Prison in Zimbabwe asks to cultivate cannabis to finance its operations

Penitentiary facility proposes to produce cannabis to pay government taxes

The Zimbabwe Prison and Corrections Administration (ZPCS) is planning to start commercial cannabis production at Chiredzi Prison to raise funds to escape pressure and over-reliance on the tax authorities.

The commander of the ZPCS in Masvingo province, Social Ndanga, told the newspaper Herald that his organization had officially asked the government to be allowed to cultivate cannabis for commercial purposes in a prison in the south-east of the country chosen as the site for the project.

We do not intend to produce cannabis for prisoners. This plant is just one of the many revenue generating projects we envision as part of decentralization, instead of just waiting for the government to do everything for us. The government has a lot of responsibilities and we need to think outside the box as Zimbabweans and develop income generation methods and remove the pressure on national funds.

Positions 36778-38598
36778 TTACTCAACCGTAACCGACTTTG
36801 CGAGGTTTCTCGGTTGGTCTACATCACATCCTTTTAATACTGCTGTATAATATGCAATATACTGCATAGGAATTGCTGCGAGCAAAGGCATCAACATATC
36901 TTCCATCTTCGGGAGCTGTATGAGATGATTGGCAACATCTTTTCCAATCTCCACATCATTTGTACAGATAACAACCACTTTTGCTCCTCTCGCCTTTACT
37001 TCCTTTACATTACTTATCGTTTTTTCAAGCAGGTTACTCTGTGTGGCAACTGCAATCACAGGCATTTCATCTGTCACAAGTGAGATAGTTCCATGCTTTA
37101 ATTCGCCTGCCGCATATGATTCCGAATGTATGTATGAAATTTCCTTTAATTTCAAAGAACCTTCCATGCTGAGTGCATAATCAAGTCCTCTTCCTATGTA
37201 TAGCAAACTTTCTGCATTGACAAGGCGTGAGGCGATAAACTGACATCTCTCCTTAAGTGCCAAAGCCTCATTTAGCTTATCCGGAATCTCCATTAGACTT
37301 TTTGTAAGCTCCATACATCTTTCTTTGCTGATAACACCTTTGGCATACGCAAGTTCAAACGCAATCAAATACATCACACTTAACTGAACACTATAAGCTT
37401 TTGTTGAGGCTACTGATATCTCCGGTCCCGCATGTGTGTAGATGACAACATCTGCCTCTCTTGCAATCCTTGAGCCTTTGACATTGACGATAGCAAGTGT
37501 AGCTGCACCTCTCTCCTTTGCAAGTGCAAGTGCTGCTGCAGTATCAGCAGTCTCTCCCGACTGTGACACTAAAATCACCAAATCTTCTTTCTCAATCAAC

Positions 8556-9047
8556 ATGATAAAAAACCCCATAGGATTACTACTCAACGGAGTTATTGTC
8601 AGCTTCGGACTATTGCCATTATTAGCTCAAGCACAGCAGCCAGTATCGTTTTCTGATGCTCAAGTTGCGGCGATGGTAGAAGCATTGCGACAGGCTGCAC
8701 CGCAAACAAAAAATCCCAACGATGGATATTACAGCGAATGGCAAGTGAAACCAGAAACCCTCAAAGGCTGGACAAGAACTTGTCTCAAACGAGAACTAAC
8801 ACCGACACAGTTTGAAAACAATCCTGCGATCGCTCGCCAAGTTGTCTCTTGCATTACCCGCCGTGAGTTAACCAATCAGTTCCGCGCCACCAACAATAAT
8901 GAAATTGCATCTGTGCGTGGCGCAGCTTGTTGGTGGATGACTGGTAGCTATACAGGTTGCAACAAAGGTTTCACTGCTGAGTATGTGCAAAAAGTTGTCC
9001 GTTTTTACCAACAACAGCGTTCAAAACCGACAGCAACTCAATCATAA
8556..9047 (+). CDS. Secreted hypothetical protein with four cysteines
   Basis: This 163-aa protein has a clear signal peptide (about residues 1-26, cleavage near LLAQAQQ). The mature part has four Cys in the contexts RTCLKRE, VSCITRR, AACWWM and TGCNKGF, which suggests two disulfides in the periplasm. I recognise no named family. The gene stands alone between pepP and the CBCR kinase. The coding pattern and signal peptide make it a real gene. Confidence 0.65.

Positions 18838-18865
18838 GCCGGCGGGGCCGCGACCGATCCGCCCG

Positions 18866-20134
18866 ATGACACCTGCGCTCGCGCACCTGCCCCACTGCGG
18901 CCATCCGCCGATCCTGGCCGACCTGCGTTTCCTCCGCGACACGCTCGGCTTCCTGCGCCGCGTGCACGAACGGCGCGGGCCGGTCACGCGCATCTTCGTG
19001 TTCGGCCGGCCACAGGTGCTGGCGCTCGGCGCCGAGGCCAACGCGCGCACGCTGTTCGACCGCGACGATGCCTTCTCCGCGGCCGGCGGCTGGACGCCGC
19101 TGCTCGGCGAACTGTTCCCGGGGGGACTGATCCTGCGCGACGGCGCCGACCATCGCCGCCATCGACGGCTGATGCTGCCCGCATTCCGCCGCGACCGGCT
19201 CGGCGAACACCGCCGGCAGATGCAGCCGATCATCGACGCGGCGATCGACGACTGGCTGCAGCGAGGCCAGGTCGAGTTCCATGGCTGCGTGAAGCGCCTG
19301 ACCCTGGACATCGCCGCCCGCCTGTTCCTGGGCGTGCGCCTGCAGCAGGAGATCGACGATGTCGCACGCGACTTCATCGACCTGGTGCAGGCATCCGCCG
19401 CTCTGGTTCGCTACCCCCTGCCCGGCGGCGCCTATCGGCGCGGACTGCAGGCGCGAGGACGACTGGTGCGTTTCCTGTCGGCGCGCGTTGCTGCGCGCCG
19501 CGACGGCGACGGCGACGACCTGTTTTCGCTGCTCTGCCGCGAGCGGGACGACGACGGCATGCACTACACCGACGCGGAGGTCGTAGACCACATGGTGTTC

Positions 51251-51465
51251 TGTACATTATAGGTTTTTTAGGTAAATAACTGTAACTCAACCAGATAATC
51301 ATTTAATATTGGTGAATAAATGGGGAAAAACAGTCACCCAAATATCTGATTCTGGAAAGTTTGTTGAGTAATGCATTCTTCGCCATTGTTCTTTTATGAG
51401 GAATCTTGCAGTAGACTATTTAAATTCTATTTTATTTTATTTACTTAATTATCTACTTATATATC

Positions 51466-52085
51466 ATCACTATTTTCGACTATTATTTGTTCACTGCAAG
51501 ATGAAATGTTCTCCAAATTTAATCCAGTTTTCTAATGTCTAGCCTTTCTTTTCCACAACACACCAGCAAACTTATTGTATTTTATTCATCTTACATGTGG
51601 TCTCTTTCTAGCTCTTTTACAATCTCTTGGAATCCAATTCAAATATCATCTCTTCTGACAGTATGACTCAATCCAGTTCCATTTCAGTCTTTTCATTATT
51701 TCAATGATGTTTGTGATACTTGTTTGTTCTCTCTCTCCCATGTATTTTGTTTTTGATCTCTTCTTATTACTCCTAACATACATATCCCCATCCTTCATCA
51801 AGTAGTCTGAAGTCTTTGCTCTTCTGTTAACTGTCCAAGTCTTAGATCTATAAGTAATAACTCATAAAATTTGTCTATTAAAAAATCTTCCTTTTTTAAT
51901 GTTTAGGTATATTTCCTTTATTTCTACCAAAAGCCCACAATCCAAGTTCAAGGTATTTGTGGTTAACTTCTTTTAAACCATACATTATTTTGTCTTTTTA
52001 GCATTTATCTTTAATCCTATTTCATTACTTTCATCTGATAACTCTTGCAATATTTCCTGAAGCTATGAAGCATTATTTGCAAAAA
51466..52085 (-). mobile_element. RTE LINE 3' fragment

Ndanga said that cannabis production was potentially lucrative because of the proven medicinal use.

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He said prison services are conducting field studies to determine the viability of growing cannabis in the hot and humid Lowveld region of Zimbabwe.

Apart from cannabis Ndanga said his organization had also asked for land to grow sugar cane in the Lowveld.

The Government of Zimbabwe Legalized the Production and Sale of Cannabis for Medical or Scientific Purposes April 2018 and authorize production under strict conditions. Cannabis growers are required to apply for licenses to the Ministry of Health.

One of the requirements of the Ministry of Health and Child Welfare is that in order to obtain a cultivation license, the security and availability of land must be guaranteed and that Chiredzi Prison ensures the availability of land for this plant to grow without constraint.

If approved, it will be a first for a Zimbabwean prison.

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In March, the government would have allowed a private company to cultivate for medical purposes near Harare for a fee of 46000 $.

Tags : AfricaTaxLawPlanting